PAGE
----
Ever wonder what a four-man outfield looks like? I took this at Target Field last summer, in the eighth inning of a one-run game between the Twins and the Kansas City Royals. It was the first time I had seen a shift like this with my own eyes.
It occurred a couple of months after the Houston Astros made waves with a similar idea:
As baseball fans we’re all accustomed to the traditional, Ted Williams-style of shift: one of the middle infielders swings around into the shallow outfield of a hitter’s pull side, and the other shades almost directly behind second base. What we’re not used to seeing is similar shakeups in the outfield, but it may be time to pay attention to them.
Aaron Judge saw a four man outfield in a spring training contest against the Blue Jays last week, and did the kind of thing he does a lot:
His first time seeing a shift like this, Judge decided not to take any chances and just hit the ball over all four outfielders. The Jays have pulled this a couple of times this spring, though, including once against Bryce Harper. As batted ball data gets more and more sophisticated, two questions arise. First, should we expect more unconventional shifts? Second, do the players shifted against have anything to worry about?
The answer to the first is, I think, yes. Even though traditional infield shifts seem to have plateaued, data is only getting richer and teams will exploit it in more creative ways. So we turn to a much more interesting and weighty question: is it going to be a problem?
To start to answer that, I thought it would be useful to begin by looking at the players on the Yankees who get shifted against the most as is, and seeing if there were any useful trends therein. So, to that end:
Please note that this only takes into account the traditional style of shift. Here’s how badly these same hitters were affected by the shift, or perhaps more accurately, how they performed while shifted against:
Giancarlo Stanton salivates against the shift, apparently.
So to combine a high level of shifted plate appearances with a very real lesser performance against the shift, let’s look at Didi Gregorius and Greg Bird. Both are pretty classic shift “victims”, lefty dead-pull hitters who combine to hit the ball to the right side about 45% of the time.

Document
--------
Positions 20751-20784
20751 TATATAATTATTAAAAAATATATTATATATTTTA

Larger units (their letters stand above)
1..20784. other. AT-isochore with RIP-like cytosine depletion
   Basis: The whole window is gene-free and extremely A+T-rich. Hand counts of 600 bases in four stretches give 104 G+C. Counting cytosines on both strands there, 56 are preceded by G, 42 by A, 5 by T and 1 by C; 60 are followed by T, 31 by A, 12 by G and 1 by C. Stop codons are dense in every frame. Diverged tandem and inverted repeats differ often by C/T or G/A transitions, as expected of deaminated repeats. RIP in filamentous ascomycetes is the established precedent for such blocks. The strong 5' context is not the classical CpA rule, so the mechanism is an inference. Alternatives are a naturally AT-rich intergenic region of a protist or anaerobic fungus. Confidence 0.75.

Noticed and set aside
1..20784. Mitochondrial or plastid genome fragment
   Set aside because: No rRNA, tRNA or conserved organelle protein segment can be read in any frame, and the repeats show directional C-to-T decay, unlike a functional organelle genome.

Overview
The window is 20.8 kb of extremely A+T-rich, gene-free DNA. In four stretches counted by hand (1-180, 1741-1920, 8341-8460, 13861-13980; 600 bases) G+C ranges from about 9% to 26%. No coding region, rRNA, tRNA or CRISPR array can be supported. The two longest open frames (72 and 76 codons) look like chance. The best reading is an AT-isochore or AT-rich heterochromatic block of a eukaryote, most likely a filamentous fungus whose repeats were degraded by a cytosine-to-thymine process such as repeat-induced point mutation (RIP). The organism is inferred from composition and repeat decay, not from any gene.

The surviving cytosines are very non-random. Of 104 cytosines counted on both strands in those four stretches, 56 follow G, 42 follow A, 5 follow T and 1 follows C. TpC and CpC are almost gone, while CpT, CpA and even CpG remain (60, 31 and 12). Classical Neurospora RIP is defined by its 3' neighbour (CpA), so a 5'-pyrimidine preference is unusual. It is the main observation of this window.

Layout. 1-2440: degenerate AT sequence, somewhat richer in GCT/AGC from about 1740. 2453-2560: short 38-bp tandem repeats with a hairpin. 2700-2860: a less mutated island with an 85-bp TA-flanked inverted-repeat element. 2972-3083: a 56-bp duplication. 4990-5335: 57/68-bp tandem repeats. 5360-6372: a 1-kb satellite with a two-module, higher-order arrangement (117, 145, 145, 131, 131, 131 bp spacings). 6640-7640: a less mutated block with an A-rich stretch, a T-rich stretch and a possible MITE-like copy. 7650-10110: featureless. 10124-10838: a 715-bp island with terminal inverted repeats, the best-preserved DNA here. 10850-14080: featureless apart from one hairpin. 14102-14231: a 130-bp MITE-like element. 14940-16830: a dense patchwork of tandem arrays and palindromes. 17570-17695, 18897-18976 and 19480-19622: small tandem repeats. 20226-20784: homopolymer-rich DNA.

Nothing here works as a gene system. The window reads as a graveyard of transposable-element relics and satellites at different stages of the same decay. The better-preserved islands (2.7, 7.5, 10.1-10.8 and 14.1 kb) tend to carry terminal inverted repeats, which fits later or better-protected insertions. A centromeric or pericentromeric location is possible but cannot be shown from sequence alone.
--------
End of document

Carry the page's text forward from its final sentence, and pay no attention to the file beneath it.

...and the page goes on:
The pitching approach to a batter seeing a shift is deliberate. You need to incite the kind of contact the shift works to defend, but you need to make sure that you’re avoiding the areas that, say, a lefty pull hitter with power wants the ball.
Here’s where Greg Bird sees most of his pitches:
And here’s where he does the most damage to the ball:
There’s a slight bit of overlap, but not much. Bird generally sees pitches lower and over the outer third, the kind of pitches that get rolled over to the second baseman. He does the most damage on pitches a little higher and more inside.
Didi Gregorius is actually more pronounced:
It’s a more extreme split, but you see the point, right? Pitchers target one area of the strike zone to induce groundballs to the pull side, and look to avoid the area of the strike zone that the hitter does the most damage on.
If pitchers work down and away on batters like Bird and Didi to induce pulled groundballs, where might they pitch to a guy like Aaron Judge in order to induce fly balls, the kind of event the defense is shifted to guard against?
It’s pretty intuitive, but hitters tend to put balls in the air when they’re thrown up in the zone. The problem for purveyors of the four-man outfield is, unlike shifted infields, there’s almost no delta between where the pitcher wants the ball and where the hitter wants the ball:
A four-man outfield might cut down on some of Judge’s doubles, but they obviously won’t have an effect on stopping home runs. The creep up in the zone to induce the batted ball event you want is playing into Judge’s hands. More than anything else, a devoted, combined effort to turn more of Judge’s fly balls into outs would probably just lead to more home runs.
Greg Bird has also seen the Jays roll out a four-man outfield against him this spring, and he’s possibly someone that it might actually work better against. You can see on his ISO/P heatmap that he doesn’t handle high pitches as well as Judge does, and so a pitcher could possibly work up in the zone, induce more fly balls and achieve a few more positive outcomes. For a guy like Judge, though, I just can’t see if being worth the risk.